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View Full Version : You Ayn Rand lovahs...



TerzaRima
11-10-2009, 06:28 AM
...I may not get it, but I know there are plenty on this board--check out this week's New Yorker. There's an article about Rand's life and following that's pretty interesting whether you like AS or not. I had no idea that Glenn Beck was touting Atlas Shrugged, but it makes hideous sense.

I liked this quote:



Most readers make their first and last trip to Galt's Gulch--the hidden-valley paradise of born again capitalists featured in "Atlas Shrugged", its solid gold dollar sign standing like a maypole--sometime between leaving Middle-earth and packing for college.

defcon6000
11-10-2009, 07:51 AM
LOL.

Is this article online? I'm curious to read it now.

blacbird
11-10-2009, 09:19 AM
Ayn Rand is remembered, and adulated by some, for her political philosophy, rather than for her fictional writing skills. The former are powerful, and debatable, and vigorously debated. The latter are pedestrian, at best. She was a polemicist, first and foremost, and never pretended to be anything but that. In other words, she was for the right end of the politico-economic spectrum essentially what Upton Sinclair was for the left.

caw

Medievalist
11-10-2009, 09:34 AM
Ayn Rand's primary claim to fame is her metaphorical onomastic utility in explaining the clear superiority of the Oxford/Harvard/Serial comma.

To wit:

"I dedicate this book to my parents, Ayn Rand, and God

versus

I dedicate this book to my parents, Ayn Rand and God.

RG570
11-10-2009, 10:51 AM
Vigourously debated theories? Euh, Rand is nothing . . . she might as well be a scientologist.

Even right wing scholars of any importance agree that she is at best junk philosophy.

James81
11-10-2009, 06:12 PM
Ayn Rand's primary claim to fame is her metaphorical onomastic utility in explaining the clear superiority of the Oxford/Harvard/Serial comma.

To wit:

"I dedicate this book to my parents, Ayn Rand, and God

versus

I dedicate this book to my parents, Ayn Rand and God.

I was always under the impression (and this is offtopic a bit) that both are correct and that you use them in different circumstances.

For example, in your example if "my parents," "Ayn Rand," and "God" are three completely separate ideas/entities than you separate them all by commas.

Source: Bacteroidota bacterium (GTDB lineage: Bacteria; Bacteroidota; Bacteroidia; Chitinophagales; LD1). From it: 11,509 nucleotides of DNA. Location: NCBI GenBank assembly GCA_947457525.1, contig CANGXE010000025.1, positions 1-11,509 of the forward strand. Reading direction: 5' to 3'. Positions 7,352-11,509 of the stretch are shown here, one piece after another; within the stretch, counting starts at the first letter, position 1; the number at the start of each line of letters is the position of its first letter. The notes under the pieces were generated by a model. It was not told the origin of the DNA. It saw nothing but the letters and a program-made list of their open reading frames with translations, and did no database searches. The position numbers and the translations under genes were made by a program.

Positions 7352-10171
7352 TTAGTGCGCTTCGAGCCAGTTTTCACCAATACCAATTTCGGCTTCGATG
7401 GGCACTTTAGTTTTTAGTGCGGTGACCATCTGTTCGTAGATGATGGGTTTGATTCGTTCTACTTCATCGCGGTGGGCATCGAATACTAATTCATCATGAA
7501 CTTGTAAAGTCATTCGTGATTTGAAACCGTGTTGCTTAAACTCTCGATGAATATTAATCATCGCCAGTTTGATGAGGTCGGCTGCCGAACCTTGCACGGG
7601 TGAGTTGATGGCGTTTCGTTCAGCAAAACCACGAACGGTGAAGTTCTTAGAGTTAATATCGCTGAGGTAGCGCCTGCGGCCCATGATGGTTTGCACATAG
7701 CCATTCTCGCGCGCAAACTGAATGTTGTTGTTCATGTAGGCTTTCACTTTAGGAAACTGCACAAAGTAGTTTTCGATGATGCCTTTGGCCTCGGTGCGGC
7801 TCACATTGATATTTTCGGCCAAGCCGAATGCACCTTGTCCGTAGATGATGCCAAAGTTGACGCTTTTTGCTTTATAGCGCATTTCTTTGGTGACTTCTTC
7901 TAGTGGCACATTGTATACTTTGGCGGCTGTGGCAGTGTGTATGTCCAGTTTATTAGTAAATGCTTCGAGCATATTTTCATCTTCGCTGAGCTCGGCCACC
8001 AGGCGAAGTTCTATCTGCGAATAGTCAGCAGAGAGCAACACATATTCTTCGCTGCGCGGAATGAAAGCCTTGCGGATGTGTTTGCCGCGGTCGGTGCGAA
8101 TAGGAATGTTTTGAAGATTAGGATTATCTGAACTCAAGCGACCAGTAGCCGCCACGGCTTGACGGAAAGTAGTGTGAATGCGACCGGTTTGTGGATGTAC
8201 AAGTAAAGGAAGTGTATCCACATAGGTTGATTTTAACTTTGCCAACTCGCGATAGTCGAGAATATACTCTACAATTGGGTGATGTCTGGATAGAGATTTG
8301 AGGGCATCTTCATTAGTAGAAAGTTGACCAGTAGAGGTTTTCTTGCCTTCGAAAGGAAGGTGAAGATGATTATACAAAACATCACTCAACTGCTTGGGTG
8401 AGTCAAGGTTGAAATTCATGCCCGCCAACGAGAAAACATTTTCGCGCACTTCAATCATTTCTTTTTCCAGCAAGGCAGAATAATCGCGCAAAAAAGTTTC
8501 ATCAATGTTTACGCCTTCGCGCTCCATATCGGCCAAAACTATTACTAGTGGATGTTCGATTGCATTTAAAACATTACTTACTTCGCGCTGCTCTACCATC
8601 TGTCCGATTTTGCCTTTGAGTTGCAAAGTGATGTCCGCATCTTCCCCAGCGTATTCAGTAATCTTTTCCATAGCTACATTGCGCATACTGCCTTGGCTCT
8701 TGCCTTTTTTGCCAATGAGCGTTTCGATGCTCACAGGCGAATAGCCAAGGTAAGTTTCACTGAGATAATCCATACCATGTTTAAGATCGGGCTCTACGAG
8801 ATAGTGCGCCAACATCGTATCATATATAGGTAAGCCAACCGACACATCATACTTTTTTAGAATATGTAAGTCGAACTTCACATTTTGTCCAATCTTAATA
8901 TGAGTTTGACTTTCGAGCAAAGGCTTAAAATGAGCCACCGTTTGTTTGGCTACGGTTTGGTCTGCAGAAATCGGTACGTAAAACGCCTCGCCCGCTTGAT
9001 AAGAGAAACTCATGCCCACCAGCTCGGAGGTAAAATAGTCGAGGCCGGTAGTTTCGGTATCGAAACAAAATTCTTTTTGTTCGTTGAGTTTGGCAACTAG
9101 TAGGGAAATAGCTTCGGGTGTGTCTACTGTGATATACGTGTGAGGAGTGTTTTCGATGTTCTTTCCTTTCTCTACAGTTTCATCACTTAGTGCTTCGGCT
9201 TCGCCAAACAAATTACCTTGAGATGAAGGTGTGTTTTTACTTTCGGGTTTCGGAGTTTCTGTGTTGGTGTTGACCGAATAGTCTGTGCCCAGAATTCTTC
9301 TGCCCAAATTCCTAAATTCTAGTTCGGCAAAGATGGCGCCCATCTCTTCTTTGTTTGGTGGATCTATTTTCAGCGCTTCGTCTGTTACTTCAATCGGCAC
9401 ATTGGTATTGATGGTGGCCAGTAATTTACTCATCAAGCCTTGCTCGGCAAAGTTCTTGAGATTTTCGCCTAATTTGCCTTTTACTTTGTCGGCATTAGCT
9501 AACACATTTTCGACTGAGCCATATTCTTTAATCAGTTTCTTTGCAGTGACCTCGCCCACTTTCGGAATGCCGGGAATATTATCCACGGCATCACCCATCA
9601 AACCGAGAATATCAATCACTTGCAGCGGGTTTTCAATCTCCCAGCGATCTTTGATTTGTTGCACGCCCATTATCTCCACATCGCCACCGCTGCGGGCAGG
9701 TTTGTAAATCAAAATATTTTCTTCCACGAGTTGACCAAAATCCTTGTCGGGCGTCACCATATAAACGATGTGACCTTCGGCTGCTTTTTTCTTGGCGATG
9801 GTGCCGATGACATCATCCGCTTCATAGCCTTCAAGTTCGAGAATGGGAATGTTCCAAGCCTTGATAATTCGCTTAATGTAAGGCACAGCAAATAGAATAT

However, the the last two are related in some way, then you leave the comma out. For example:

"I ate breakfast, got dressed, and ran out the door." are three different actions that need separated.

but

"I ate breakfast that was comprised of a glass of orange juice, cereal and milk."

Cereal and milk are related and go together and thus no comma needed.

Probably not the best example, but you see what I'm saying, no?

Bubastes
11-10-2009, 06:23 PM
Um, James, grammatically both examples are correct. However, Medievalist shows that taking out the serial comma creates an entirely new meaning.

Which I found funny, BTW.

Priene
11-10-2009, 06:23 PM
Oxford commas and Ayn Rand in one thread. I predict this'll turn ugly.

Did anyone bring the tar and feathers?

James81
11-10-2009, 06:24 PM
Um, James, grammatically both examples are correct. However, Medievalist shows that taking out the serial comma creates an entirely new meaning.

Yeah, I knew they were correct. I was just saying that I think the ultimate reason for taking out that last comma is for the reason I stated. In a "technically, this is the rule" kinda sense.

Red-Green
11-10-2009, 06:28 PM
Oxford commas and Ayn Rand in one thread. I predict this'll turn ugly.

Did anyone bring the tar and feathers?

Now if only someone would bring up sparkly vampires...

*runs away*

benbradley
11-10-2009, 06:40 PM
LOL.

Is this article online? I'm curious to read it now.
Google brings me here:
http://archives.newyorker.com/default.aspx?iid=30570&startpage=page0000067
But from there it wants print subscription info or money.

Vigourously debated theories? Euh, Rand is nothing . . . she might as well be a scientologist.
She became her very own secular religion.

Phaeal
11-10-2009, 06:51 PM
The problem with Ayn Rand followers is how so many forget the second half of John Galt's credo. They remember "I swear, by my life and my love for it, that I will not live for another man." They remember this part really well.